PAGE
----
by Walter Updegrave
(CNN Money) — I always hear you need to replace 70% of your pre-retirement income in retirement. But now that I’m getting close to retirement, my income is a lot lower than it was earlier in my career, although my lifestyle hasn’t changed much as I’ve always lived pretty simply. So should I figure I’ll need 70% of my earlier, higher income or 70% of my more recent, lower income once I retire?–J.S.
The rule of thumb you’re referring to stems from “replacement ratios” — or the percentage of pre-retirement income you need to replace in retirement to maintain the standard of living you enjoyed during your career — that have been calculated over the years by researchers at Georgia State University and professional services firm Aon. The replacement percentages are based largely on household spending data from the Department of Labor’s Consumer Expenditure Survey.
Although the 70% figure you mention is often cited — indeed, some people refer to “the 70% rule” — the research shows the replacement ratio may actually be more in the neighborhood of 80% for many retirees, and upwards of 90% or so for those with very low or very high incomes (although Social Security will provide the bulk of the retirement income for low-earners, while high-earners will have to rely more heavily on savings).
But while these percentages can be useful for planning purposes when retirement is decades down the road, you don’t want to rely on them as much when you’re within, say, five to ten years of retiring. At that point, you ideally want to have a more accurate idea of what your retirement expenses might be and how much income you’ll need to cover them.
All of which is to say that rather than applying 70% or any other percentage to either your current lower or previous higher income, you’re better off doing an actual retirement budget once you’re within shouting distance of calling it a career.
There are a variety of ways you can create such a budget, but I think most people would be best served by revving up an online budget tool like BlackRock’s Retirement Expense Worksheet. Aside from the fact that it’s pretty comprehensive — it allows you to enter several dozen expense items in eight broad spending categories — the tool also helps you see how much of your spending goes toward essentials (food, housing, health care, etc.) vs. discretionary expenditures (entertainment, dining out, charitable donations, etc.). Knowing that breakdown will give you a better idea of how much flexibility you have for cutting back expenses should you need to at some point in retirement to avoid outliving your nest egg.
Even with this approach, you won’t be able to pin down your future retirement costs or income needs to the penny. Still, it’s important that you try to be as accurate as you can, as research shows many people get it wrong. For example, more than a quarter of retirees polled for a recent LIMRA Secure Retirement Institute survey said their basic living expenses in retirement were higher than they anticipated prior to retiring.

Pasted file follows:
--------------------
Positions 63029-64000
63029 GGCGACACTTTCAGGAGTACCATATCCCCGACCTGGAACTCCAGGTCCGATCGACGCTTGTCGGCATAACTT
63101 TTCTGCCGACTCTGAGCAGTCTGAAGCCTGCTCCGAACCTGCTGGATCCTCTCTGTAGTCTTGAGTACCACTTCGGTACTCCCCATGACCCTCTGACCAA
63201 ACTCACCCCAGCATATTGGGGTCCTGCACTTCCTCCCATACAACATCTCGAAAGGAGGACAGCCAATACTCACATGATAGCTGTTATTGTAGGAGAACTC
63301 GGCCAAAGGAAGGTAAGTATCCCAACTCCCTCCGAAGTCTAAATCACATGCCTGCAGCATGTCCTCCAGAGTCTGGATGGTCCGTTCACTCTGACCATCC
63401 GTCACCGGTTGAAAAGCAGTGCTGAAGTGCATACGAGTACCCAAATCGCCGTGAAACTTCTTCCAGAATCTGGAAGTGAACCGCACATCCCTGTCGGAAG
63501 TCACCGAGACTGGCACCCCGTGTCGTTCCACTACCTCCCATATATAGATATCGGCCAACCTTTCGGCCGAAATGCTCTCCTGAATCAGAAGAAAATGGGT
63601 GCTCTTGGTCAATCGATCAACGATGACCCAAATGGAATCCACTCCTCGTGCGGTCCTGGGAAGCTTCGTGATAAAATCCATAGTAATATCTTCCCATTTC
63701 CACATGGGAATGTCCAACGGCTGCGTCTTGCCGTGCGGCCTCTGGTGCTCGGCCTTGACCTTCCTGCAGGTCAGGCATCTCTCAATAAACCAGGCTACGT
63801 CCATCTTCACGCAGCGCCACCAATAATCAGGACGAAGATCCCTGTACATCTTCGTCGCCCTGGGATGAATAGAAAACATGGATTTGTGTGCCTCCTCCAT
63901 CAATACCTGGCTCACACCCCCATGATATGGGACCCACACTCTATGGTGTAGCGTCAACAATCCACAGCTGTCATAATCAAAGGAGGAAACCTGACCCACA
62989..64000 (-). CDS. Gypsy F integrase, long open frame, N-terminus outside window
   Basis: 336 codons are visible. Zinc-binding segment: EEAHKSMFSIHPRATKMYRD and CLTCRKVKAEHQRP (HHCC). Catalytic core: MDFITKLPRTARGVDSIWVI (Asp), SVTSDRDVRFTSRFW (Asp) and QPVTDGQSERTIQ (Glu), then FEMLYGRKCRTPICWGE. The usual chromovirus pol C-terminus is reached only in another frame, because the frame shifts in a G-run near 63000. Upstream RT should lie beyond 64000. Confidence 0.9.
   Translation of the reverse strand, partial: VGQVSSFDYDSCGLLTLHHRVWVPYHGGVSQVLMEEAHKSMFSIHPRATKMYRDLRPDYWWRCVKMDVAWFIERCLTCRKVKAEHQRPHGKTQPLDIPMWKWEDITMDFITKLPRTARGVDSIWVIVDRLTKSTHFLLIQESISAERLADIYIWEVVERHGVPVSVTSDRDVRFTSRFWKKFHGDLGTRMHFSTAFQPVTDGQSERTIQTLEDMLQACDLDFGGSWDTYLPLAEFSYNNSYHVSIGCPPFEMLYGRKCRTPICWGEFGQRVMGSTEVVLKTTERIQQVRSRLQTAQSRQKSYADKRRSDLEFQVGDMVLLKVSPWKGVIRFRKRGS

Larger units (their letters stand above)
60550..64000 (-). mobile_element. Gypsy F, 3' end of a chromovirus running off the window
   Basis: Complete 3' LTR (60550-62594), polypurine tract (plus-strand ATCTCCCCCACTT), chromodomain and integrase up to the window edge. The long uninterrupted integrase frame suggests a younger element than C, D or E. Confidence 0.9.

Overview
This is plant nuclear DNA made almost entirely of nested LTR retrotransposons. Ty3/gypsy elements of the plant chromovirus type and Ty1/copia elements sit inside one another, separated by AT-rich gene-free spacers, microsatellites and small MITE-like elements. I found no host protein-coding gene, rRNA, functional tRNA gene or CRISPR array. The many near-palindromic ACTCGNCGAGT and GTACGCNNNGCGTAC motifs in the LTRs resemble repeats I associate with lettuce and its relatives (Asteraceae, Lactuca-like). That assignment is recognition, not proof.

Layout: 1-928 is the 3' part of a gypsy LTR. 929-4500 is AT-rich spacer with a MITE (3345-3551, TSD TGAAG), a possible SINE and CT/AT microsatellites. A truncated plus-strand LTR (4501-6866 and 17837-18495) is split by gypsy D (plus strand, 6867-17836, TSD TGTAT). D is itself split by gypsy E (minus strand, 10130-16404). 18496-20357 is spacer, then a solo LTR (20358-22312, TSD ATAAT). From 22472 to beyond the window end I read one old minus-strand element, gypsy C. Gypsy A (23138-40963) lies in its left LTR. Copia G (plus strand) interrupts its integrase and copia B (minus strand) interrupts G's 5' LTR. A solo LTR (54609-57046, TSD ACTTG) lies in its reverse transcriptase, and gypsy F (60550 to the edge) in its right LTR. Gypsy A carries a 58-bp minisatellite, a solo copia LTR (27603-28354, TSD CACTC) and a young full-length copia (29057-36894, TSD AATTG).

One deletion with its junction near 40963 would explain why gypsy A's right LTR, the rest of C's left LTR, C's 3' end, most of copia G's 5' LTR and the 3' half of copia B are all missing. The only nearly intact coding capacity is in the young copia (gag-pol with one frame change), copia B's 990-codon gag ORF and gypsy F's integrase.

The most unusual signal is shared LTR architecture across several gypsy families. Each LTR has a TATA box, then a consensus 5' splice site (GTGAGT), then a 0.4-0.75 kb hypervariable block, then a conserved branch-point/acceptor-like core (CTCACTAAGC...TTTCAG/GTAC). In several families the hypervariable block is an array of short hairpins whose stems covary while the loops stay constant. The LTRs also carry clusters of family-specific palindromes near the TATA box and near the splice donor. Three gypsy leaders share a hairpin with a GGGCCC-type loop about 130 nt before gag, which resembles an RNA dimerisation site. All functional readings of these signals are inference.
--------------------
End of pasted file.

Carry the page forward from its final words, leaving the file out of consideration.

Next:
And when it comes to health care, one of the hardest retirement expenses to get a handle on, half the retirees in a new Wells Fargo study said they were paying more than they expected.
Once you have a reasonable sense of what your retirement expenses might be, you’ll then want to see whether you’re actually on track to be able to retire when you’d like. To do that, you can go to a retirement income calculator that uses Monte Carlo simulations, which can estimate your chances of being able to retire on schedule with enough income to cover your expenses for as long as you’re likely to live without depleting your nest egg too soon.
By going through this process every year or so — and refining your budget estimates as you gain more information about your spending needs — you should be able to get a pretty decent picture of whether you’ll have enough to retire at the age you plan or whether you might be better off scaling back your retirement lifestyle or even postponing retirement a bit so you can build a larger nest egg.
One final note: As you go through this process, you should also consider how you plan to live after you retire. Will you maintain the simple lifestyle you say you’ve led most of your life, or maybe kick it up a notch or two to enjoy the fruits of years of saving and planning for retirement? Do you think you’ll remain in your current home or downsize to something smaller and less expensive to maintain? The answers to such questions can have a direct impact on how you much you spend.
And while you’re at it, take a look not just how much you’ll spend but how you’ll spend after you retire. New research shows that money spent on leisure activities such as dining out, travel and entertainment generally leads to higher levels of happiness among retirees. Clearly, it would be foolish to spend so much on leisure that you jeopardize your financial security. But as you’re putting together your retirement budget, don’t forget to factor in some spending that can increase your chances of having a more satisfying and rewarding retirement.
The bottom line, though, is that at this stage of retirement planning you need to move beyond replacement ratios and start putting some numbers together that reflect, as best you’re able, how much you’ll have to spend to live an acceptable lifestyle in retirement.
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